I’ve just got in from playing my first ever open mic night. In Reading (Berkshire, not Pennsylvania). This follows on from a fun gig on Tuesday night in Croydon, at which I played solo, and then did the first New Standard set for over a year with Julie McKee. Much fun.
What is glaring – and really hard on the ears – at these gigs is how few people give any thought at all to what an acoustic guitar is capable of. Given the amazing beauty and variety of sound that can be pulled out of an acoustic guitar, it seems amazing, and a little bit horrifying, that so many people just hammer the living shit out of it with a pick/plectrum using the same strumming pattern for all songs, never stopping or employing any slight change of technique to shift the sound. Neither do so many of the acoustic guitarists one sees at these events bother to work out what they need to do to their guitar to make it sound like an acoustic guitar.
I’m not talking about virtuosic guitar monkeydom here – you don’t have to play like Eric Roche for your guitar playing to become listenable; just think a little about what the hell you’re doing.
The problem seems to be that the guitarists in question are missing the rhythmic support that hi-hats give them when playing with a drummer, and so seek to replicate that level of blanket rhythm with their guitar – hence the prevalence of strummed 16th notes. Strummed badly, I might add – strumming 16s well is a real art. Not many people do it well. Not many people even choose the right thickness of pick/plectrum to do the job, or strum in the right place on the guitar with the right grip.
You so rarely see an acoustic guitarist playing 8th notes (that’s quavers to you old-skool Brits) – even though it can completely change the feel of a song, more often that not for the better. Even rarer is the guitarist who can actually fingerpick. Or strum with their fingers, or do just about anything else other than strum poorly and quickly.
PLEASE, acoustic guitarists of the world, realise your chance to stand out from the crowd – it’s tempting to think that the world is flooded with acoustic guitar playing singer/songwriters, but very few of them are any good. Here’s a list of people to listen to for great acoustic guitar playing singer/songwriter ideas – some of them fairly simple, some of them not so simple – Paul Simon, Boo Hewerdine, Jonatha Brooke, Jackson Browne, Martyn Joseph, Iain Archer… pay particular attention to how they strum, how often they change it, how many strings they appear to be hitting when they are strumming, and the SOUND they get. If in doubt, turn down the mid range. That’s nearly always what makes your guitar sound like somone playing a washboard.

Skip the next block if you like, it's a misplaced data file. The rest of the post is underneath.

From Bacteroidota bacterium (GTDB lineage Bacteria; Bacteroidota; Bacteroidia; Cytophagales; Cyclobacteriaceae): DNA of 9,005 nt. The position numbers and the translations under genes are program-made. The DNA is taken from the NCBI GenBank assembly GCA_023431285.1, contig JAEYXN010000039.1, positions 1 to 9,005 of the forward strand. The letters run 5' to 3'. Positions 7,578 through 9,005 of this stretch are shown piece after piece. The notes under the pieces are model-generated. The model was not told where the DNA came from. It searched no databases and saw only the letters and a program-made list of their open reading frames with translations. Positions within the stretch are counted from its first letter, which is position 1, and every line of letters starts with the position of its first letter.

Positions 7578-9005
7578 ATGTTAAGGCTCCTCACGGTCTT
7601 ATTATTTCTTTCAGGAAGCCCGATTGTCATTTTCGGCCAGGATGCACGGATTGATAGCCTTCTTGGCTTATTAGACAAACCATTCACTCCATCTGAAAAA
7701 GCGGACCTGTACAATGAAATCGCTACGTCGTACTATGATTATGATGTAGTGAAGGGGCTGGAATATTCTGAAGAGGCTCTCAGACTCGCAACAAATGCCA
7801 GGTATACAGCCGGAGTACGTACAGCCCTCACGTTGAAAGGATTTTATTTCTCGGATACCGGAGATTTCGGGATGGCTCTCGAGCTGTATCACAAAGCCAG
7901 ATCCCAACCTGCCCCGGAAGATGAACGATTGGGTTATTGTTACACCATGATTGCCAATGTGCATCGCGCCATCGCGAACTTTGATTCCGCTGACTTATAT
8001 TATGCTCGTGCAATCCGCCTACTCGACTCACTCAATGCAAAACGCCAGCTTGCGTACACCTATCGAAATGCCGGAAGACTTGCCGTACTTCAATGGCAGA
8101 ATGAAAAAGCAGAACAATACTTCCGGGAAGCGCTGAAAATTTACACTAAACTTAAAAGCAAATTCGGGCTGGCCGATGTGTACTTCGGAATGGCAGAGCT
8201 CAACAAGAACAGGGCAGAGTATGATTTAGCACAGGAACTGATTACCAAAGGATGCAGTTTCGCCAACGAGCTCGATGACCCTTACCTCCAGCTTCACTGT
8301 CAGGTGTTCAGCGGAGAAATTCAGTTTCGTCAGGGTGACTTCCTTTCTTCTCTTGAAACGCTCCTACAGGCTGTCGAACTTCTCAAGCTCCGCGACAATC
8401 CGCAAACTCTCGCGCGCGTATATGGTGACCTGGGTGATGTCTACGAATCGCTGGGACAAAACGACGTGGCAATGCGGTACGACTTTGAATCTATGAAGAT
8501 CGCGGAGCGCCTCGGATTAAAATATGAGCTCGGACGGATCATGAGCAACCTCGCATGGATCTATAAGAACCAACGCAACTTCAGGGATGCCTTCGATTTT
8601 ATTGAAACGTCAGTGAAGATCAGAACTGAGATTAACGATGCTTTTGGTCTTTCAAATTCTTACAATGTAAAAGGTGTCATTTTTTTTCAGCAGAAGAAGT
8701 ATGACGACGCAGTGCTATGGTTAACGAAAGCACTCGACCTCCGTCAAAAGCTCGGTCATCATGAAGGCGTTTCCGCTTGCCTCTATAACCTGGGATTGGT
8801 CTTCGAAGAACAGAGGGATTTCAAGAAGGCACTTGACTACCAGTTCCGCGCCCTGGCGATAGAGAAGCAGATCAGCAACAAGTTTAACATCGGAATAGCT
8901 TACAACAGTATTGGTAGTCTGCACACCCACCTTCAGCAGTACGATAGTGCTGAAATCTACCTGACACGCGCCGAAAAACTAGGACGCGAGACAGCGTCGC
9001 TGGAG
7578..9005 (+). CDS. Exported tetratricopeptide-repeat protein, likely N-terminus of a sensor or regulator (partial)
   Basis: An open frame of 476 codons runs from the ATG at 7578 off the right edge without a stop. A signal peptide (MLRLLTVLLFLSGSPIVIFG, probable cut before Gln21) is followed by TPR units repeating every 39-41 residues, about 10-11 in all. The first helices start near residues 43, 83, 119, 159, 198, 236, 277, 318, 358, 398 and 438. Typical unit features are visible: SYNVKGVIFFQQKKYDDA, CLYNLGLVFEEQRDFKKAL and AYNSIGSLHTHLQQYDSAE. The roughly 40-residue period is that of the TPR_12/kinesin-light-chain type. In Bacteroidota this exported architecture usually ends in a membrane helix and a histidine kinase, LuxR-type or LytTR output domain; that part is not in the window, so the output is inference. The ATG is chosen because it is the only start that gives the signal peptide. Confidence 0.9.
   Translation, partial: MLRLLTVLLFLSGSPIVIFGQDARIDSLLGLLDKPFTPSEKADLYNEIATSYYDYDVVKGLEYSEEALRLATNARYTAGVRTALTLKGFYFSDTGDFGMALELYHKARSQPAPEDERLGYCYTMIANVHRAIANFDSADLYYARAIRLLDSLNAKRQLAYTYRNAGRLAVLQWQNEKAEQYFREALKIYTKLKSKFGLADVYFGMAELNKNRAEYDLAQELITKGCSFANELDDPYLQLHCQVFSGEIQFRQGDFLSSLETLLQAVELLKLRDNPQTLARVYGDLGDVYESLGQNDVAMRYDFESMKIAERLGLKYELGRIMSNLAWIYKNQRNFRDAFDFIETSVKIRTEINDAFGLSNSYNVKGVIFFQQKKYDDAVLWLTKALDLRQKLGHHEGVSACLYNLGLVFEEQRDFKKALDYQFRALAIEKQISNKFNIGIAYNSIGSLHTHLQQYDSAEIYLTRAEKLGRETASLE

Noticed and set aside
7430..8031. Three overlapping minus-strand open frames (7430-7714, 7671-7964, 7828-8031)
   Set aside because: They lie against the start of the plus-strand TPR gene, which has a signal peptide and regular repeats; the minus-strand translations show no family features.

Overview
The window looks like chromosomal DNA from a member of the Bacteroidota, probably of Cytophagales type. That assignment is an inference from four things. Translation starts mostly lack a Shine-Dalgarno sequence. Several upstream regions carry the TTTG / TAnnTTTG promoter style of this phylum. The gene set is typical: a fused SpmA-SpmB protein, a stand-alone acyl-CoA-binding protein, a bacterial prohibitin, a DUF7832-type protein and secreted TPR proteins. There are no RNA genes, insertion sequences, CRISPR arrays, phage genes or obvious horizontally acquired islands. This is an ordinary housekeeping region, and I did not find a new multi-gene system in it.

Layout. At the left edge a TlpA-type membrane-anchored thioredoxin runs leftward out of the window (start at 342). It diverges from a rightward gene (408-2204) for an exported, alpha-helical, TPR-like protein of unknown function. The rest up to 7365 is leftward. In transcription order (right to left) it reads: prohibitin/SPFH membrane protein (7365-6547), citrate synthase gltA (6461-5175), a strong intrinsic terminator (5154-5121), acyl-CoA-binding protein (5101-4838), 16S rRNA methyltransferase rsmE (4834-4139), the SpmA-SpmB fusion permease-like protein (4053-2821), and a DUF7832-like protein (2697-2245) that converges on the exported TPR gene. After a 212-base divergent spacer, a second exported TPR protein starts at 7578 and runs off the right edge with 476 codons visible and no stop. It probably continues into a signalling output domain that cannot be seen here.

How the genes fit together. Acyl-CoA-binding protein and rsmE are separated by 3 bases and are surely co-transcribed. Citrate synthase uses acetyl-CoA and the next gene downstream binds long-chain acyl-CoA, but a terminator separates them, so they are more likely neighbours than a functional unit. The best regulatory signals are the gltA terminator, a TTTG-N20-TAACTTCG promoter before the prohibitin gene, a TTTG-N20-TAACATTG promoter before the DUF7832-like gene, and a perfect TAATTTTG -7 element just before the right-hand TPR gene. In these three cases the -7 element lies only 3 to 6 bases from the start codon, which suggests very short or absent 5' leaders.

As for some ideas for what to do with your songs, in the spirit of Eno’s Oblique Strategies, here’s a list of ideas and approaches you can take to your acoustic guitar playing – pick three at random and apply them to the last song you played:
Only strum twice in each bar; don’t play the two thinnest strings at all; don’t play the two lowest strings; use your thumb and fingers to pick lots of notes simultaneously; change to a really light pick; change to a really heavy pick (be careful not to break your strings of you do this); play it like a bass; play as many open strings in each chord as you can; don’t play the same inversion of the same chord in the verse and chorus – make sure they are different; play electric guitar instead (you’d be amazed how cool solo voice+elec guitar can sound); use a slide; mute the strings with the palm of your hand; slow the song down by 20 bpm; speed the song up but play the guitar in half time; get someone else to play the guitar while you sing, just to see what they do with it; sing it accapella and add the guitar in only on the chorus to start with; strum really lightly with your thumb; switch to a nylon strung guitar…
…This last one about the nylon strung was inspired by Lo. who has the most gorgeous sounding guitar – a Takemine nylon strung acoustic. And she plays it in such a lovely variety of ways, mixing up techniques and ideas on every song, and rarely playing full chords, which makes it all the more dramatic when she does. It’s not a particularly virtuosic guitar display (though she does have some more twiddly instrumental stuff that’s rather lovely too), but it shows what can happen when your guitar sounds half decent and you put some thought into how to play it.
Of course, it goes without saying that all of these principles can be used by bassists too. :o)
And equally, you could just do mad shit with your guitar. That’s a perfectly valid route too. :o)by